A Q&A with elected MPs in the Waterloo Region


Last month’s federal election saw Liberal members of parliament elected in all but one riding in the Waterloo Region, with Green Party MP Mike Morrice elected in Kitchener Centre. 

Morrice, along with Bardish Chagger, the Liberal MP for Waterloo, spoke to Imprint about themselves, their ideas and ideals and how they intend to make an impact in Ottawa. Here’s how they responded:



Mike Morrice

Photo of Mike Morrice, Courtesy Mike Morrice

Q: What were your immediate thoughts after winning the election? How were you feeling?

A: It was so emotional. When I first learned what had gone on, my dad shared with me that the Canadian press had called it. We were out in Mcmullens, and although CBC hadn’t made it official yet, when my dad told me that the Canadian press had called it, I was overwhelmed; I shared the news with my good friend and co-campaign manager Asha, and there’s actually a picture in the Waterloo Record of when I shared it with her. She was crying, with her hand over her face, in joy. We were elated, exhausted; it was totally surreal. 

Q: As you join the House of Commons, what would you like your impact to be on the federal government, parliament, and Canadian society at large? Or in other words, what do you wish to be your legacy?

A: I hesitate around the word ‘legacy’, but in terms of the impact I want to have: I want to bring the voices of my neighbors to Ottawa, and specifically, the priorities they share. The unaffordability of housing, the gaps in health care, including mental health, dental, eye and long term care, and the reality of the climate crisis, to ensure that we have nieces and nephews, kids and grandkids who have a safe climate future. And I want to do it respectfully. I think it’s really important that we have more parliamentarians focused on working together, in place of the hyper partisanship and divisiveness that so many of us are really tired of and concerned about.  

Q: What are the biggest issues in Kitchener Centre that can be addressed in Ottawa? 

A: One of the main reasons why I ran federally was because I feel as though so many of the biggest challenges we face require much more action from Ottawa. On housing, for example, the federal government used to invest in building co-op housing back in the 80s. That’s the kind of investing that I will be respectfully advocating for. When it comes to the various ways to address the high cost of rental, for example, introducing a vacancy tax, I am open to any policy that helps ensure that homes are for people, ahead of commodities for investors to trade. You’ll see on my blog there are 14 ideas I put forward, but I am open to other ideas, and listening to other MPs for ideas they might have, that would address the unaffordability of housing. On climate, looking at the subsidies — $18 billion to fossil fuels last year alone — we could be re-allocating those subsidies toward retrofitting homes, incentives for electric vehicles, building high speed rail, the investments we need to ensure we follow the science on the climate crisis. Those are just some examples.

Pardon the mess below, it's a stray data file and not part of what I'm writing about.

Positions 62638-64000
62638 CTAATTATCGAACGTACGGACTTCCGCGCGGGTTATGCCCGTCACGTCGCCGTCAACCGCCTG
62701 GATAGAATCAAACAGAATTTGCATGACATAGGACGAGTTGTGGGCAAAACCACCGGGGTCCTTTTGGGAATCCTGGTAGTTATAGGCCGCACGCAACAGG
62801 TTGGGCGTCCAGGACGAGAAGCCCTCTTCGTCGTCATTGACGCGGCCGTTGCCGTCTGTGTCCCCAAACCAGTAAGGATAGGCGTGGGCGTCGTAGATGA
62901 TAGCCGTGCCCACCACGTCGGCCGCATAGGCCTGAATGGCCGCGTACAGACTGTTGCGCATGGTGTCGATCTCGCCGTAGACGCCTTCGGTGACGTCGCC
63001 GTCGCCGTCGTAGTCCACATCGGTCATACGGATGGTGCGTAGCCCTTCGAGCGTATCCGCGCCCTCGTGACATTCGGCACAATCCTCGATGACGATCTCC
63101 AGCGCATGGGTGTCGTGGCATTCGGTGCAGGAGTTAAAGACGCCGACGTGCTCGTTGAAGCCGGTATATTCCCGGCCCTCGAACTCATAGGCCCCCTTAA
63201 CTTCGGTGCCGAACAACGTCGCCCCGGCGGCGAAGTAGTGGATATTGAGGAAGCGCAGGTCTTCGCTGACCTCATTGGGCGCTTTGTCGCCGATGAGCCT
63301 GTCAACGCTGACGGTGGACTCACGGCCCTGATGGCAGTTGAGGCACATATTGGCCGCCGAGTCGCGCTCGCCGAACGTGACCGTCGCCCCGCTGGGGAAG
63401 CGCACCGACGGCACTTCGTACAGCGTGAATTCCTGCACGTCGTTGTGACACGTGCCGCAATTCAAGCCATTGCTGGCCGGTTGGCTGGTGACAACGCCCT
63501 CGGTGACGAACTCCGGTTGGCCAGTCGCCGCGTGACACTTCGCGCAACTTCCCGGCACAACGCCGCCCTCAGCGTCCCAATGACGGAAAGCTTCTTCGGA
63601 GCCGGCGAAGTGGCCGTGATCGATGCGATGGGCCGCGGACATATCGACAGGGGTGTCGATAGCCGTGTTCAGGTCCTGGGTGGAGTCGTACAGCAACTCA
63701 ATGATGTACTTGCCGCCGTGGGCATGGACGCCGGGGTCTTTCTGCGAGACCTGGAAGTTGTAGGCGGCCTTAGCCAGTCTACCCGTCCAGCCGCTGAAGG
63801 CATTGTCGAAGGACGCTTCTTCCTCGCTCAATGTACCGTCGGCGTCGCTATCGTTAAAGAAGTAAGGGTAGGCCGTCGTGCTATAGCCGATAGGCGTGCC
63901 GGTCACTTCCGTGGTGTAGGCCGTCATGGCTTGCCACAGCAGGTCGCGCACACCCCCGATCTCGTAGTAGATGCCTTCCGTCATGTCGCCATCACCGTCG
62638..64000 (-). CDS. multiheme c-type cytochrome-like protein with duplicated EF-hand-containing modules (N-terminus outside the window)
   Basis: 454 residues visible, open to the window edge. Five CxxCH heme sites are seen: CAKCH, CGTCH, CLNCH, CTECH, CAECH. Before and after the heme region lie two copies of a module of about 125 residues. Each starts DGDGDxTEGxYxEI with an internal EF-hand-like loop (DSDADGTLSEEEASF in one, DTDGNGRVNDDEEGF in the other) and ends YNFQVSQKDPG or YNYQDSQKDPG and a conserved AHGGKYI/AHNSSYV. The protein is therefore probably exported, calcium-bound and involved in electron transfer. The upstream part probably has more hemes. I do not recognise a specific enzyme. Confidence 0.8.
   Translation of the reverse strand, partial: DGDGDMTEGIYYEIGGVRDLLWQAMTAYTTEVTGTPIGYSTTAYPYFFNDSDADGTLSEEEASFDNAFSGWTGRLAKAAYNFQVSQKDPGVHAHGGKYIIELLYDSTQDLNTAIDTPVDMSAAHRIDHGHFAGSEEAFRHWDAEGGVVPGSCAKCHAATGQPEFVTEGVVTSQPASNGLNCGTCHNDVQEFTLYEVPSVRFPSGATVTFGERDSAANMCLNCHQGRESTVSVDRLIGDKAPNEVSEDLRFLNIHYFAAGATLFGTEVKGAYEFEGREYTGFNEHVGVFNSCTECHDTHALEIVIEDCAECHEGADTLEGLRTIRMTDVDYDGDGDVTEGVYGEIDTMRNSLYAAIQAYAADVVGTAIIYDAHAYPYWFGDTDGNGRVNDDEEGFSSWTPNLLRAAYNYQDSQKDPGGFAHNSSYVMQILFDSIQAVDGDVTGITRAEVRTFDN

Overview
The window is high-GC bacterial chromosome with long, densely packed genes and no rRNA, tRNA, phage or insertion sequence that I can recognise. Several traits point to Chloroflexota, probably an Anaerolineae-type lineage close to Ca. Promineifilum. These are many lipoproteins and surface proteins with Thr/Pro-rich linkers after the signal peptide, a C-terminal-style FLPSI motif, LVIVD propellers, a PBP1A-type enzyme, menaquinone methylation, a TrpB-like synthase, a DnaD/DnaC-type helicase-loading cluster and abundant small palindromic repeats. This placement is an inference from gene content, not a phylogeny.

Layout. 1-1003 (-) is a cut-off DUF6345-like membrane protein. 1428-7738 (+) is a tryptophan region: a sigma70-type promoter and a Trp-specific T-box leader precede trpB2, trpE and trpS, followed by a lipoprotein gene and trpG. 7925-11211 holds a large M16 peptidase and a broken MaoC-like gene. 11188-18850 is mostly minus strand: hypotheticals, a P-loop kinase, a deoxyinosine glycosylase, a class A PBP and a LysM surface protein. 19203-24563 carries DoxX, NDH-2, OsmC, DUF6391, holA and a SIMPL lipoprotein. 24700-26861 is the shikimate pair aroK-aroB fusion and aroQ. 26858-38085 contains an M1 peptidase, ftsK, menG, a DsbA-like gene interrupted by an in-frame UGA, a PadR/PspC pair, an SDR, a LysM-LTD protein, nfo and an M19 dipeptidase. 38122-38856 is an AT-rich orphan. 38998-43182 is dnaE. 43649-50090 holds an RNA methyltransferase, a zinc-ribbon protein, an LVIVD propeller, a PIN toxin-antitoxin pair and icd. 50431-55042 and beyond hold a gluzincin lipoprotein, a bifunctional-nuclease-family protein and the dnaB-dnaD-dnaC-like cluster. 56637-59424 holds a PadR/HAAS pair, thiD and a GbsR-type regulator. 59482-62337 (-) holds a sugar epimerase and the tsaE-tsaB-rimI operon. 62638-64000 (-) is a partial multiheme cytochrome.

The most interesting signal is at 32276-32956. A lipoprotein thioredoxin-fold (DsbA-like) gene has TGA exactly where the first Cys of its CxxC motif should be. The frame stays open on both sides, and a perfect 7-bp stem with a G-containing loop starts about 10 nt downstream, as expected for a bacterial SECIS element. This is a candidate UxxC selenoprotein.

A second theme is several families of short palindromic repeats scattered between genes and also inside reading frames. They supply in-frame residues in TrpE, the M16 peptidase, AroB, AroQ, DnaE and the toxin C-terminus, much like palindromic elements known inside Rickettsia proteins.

Q: How are you planning to represent the interests of Kitchener and solve these issues, especially since the Green Party has only two seats?

A: By working respectfully, and seeing other parliamentarians as potential collaborators, and not as enemies. Rather than spending time scoring political points, instead trying to actually listen and understand their perspectives, and bringing the priorities of my neighbors to them, to seek to make progress. I’ll give you an example: in Guelph, they elected a Green member of provincial parliament in 2018, his name is Mike Schreiner. Mike got legislation through second reading around protecting water, called the Paris Galt Moraine Conservation Act. It seeks to protect groundwater for 800,000 people along the Grand River. He was able to secure unanimous support for the bill in its second reading, and when I asked him how he did it, he shared with me that as one lone Green MPP, by working respectfully, asking questions from a place of curiosity rather than judgment or shame, by trying to actually find common ground, he was able to get that done, and that’s what I’ll be looking to do as the MP for Kitchener Centre.